Sleep Studies May Help Predict Complications in Common Pediatric Surgery
January 18, 2011
Washington, DC– Having a sleep study prior to a common surgery may help predict if a patient is at risk for a respiratory complication after the surgery, according to research from Children’s National Medical Center. The study reviewed adenotonsillectomies, surgery to remove adenoids and tonsils.
The study, published in the January 2011 issue of Archives of Otolaryngology – Head and Neck Surgery, looked at 151 patients who underwent a sleep study prior to surgery. Of those, 15 percent had a respiratory complication. A majority of the patients who underwent a sleep study had a preexisting condition.
“Currently, there are no standards of care in determining which patients should receive a sleep study prior to surgery; it’s up to the surgeon,” said Sukgi Choi, MD, a pediatric otolaryngologist at Children’s National. “This research helps identify at-risk patients so that we can take steps during and after surgery to ensure that children at higher risk for complications are carefully managed.”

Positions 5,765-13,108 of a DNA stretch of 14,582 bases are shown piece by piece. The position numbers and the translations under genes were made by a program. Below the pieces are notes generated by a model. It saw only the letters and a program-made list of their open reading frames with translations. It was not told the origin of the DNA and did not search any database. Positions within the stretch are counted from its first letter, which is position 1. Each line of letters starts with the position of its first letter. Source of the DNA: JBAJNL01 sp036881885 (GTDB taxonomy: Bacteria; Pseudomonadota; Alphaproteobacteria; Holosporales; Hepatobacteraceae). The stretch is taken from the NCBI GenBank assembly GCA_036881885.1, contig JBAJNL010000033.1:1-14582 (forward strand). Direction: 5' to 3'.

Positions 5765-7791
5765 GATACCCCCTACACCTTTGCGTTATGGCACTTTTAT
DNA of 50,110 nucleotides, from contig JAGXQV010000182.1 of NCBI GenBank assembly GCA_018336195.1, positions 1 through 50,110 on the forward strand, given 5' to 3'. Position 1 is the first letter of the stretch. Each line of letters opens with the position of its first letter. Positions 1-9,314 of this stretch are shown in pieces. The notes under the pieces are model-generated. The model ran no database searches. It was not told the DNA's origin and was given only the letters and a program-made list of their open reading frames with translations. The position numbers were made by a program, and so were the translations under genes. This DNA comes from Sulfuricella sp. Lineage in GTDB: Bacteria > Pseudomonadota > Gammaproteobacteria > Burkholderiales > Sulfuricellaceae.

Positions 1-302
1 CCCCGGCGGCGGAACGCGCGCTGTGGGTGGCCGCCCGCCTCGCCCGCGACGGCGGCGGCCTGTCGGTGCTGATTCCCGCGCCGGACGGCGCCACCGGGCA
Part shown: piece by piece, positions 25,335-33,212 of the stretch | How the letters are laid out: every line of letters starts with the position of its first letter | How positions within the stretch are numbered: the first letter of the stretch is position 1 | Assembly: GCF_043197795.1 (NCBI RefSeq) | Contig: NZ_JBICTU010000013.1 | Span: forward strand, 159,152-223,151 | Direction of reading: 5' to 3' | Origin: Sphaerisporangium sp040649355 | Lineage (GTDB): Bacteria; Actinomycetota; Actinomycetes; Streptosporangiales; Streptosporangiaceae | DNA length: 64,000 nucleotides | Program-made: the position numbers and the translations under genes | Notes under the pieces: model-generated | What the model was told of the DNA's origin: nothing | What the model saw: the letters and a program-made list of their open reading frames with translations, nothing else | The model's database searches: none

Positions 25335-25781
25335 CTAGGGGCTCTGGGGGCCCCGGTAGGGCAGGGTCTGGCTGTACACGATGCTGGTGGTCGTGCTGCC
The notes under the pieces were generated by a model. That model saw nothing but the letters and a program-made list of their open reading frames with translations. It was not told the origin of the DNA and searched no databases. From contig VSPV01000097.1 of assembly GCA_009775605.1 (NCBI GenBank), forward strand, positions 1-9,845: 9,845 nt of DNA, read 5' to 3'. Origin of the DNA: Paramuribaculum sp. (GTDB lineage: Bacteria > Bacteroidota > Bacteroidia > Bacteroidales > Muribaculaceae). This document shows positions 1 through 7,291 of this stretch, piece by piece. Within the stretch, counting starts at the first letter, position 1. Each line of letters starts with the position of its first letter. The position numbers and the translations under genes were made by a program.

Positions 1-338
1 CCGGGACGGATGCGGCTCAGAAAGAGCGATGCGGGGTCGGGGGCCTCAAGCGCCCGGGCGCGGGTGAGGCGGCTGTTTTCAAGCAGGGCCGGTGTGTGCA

The study found that patients who had respiratory complications had several common factors, including:
- Higher apnea-hypopnea index
- Higher hypopnea index
- Higher body mass index (BMI)
- Lower nadir oxygen saturation
“This surgery is one of the most common pediatric procedure in the country” said pediatric otolaryngologist Rahul Shah, MD, one of the authors. “We are always looking for ways to make surgeries safer for our patients, and this study provides us with another tool to do so.”
The Division of Otolaryngology at Children’s National Medical Center is one the largest and most prestigious pediatric programs in the country. Each year, the team of seven board-certified, fellowship-trained physicians treats more than 14,000 children.
Contact Emily Dammeyer or Paula Darte, Children's National public relations: 202-476-4500.